Apart from finance, what do you contribute to the projects that you invest in?

We are able to provide technical and management inputs, based on [co-founder] André Bravo’s extensive experience of managing fish farming operations and companies, including RAS, ponds and cage farms. These inputs can range from identifying good RAS engineers to discussing operational and commercial matters and strategies. We are able to provide inputs relating to the raising of capital. And we are able to provide opinions on the various aspects of managing a complex, early-stage business. We see ourselves as a very supportive shareholder, and we would hope that our investee companies agree!


What have been the most interesting developments in the land-based aquaculture sector since you’ve been involved?

The buy-in by large salmon companies – significantly increasing the scale of their post-smolt farms – and by a range of investors, from private to institutional. And of course, Atlantic Sapphire’s massive project in Miami, which has captured the industry’s attention – we’re all anxious to see the numbers coming out the door into the market, aligned with the company’s projections.


What are the major challenges that land-based projects need to overcome?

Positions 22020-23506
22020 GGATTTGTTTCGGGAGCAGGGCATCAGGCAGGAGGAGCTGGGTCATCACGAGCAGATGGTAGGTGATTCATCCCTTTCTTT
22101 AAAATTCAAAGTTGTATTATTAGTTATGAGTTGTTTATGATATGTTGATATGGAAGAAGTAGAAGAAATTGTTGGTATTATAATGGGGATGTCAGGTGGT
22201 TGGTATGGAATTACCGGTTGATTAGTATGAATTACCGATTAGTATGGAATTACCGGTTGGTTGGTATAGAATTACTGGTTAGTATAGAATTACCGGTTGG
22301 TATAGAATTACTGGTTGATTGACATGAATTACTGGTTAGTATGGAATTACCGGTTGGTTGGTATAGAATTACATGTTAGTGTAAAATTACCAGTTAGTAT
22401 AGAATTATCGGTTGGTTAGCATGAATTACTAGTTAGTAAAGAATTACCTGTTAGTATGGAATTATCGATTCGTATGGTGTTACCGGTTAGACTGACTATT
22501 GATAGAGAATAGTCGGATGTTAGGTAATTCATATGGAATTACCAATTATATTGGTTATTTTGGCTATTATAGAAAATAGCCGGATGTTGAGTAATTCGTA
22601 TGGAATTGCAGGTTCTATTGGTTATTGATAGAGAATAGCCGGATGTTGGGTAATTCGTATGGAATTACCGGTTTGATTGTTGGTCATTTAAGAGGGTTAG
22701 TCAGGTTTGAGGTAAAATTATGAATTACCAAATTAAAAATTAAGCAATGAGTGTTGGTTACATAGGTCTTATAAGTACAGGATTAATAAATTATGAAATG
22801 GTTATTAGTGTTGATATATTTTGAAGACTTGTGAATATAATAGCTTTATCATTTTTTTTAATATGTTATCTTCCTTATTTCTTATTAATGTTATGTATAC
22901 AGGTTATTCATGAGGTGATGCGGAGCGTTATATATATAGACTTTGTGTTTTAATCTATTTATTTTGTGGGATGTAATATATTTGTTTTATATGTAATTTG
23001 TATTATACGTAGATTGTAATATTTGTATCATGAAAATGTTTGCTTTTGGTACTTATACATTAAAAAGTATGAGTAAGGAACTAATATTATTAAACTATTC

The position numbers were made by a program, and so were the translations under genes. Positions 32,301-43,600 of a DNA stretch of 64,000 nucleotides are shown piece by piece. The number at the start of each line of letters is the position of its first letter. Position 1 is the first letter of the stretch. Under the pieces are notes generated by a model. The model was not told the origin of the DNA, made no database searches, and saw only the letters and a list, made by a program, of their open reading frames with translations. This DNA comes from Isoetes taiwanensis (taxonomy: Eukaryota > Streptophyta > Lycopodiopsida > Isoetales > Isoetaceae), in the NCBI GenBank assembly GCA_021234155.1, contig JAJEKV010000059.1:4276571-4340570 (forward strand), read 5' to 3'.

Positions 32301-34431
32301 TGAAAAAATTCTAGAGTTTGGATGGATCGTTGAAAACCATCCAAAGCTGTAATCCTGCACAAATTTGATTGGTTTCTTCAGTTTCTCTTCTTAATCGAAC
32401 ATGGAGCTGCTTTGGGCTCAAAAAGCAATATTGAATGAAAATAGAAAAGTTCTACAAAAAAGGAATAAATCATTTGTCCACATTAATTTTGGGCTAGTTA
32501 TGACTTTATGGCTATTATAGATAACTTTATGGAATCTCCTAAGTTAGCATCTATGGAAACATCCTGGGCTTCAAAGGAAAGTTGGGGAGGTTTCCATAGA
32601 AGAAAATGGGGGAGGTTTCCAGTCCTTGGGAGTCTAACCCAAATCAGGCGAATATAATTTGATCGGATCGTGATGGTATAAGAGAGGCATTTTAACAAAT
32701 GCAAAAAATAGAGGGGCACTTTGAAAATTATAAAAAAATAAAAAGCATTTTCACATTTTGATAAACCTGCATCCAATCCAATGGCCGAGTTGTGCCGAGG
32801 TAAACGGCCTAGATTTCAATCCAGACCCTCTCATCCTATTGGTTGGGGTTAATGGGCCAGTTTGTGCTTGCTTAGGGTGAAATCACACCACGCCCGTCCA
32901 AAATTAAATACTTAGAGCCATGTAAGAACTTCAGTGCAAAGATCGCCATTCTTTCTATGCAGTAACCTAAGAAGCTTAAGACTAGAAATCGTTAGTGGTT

In order to produce high volumes of fish at prices that consumers can afford, the cost of project construction needs to come down (which we are starting to see some evidence of, although not across the board). It really matters how much capital you need per tonne of production! The cost of that capital also needs to come down (which will require promoters and engineers to be very transparent about what works and doesn’t work – and why). Feeds, which have been typically developed for cage farms, need to be adapted to RAS farms. Finally there needs to be more hands-on operational experience – good people learning how to solve the normal day-to-day challenges in well designed, located and run facilities. All these things will happen in time, but they are probably the main challenges to overcome.


Why do you think the investment community has started to take an interest in aquaculture in recent years?

I think that there has been an increased interest from institutional investors in agriculture generally and agricultural commodities over the last 15 years or so, and I think that the interest in aquaculture is a natural extension of that. One of the attractions for investors is that a reasonable amount of production can be built out for tens of millions of dollars rather than hundreds of millions of dollars. At the same time, this can keep some investors away, who don’t want to deploy into a space until it can absorb significantly larger amounts of capital. So there is an issue there that investors and projects will need to work together on.


How do you see the land-based sector evolving over the next decade?

We think that the sector will grow, led by a small number of “exemplar” projects, like LocalCoho and Waterfield Farms, which are able to demonstrate solid returns on invested equity, as well as “walking the walk” from a sustainability and traceability perspective.


Is your name geographically or geologically inspired?

We’re not based in Devon – the name refers to the era when fish first came onto the land, and we’re trying to bring fish farming onto the land…


Would you consider investing in other areas of aquaculture?

Not at the moment!

Recent Posts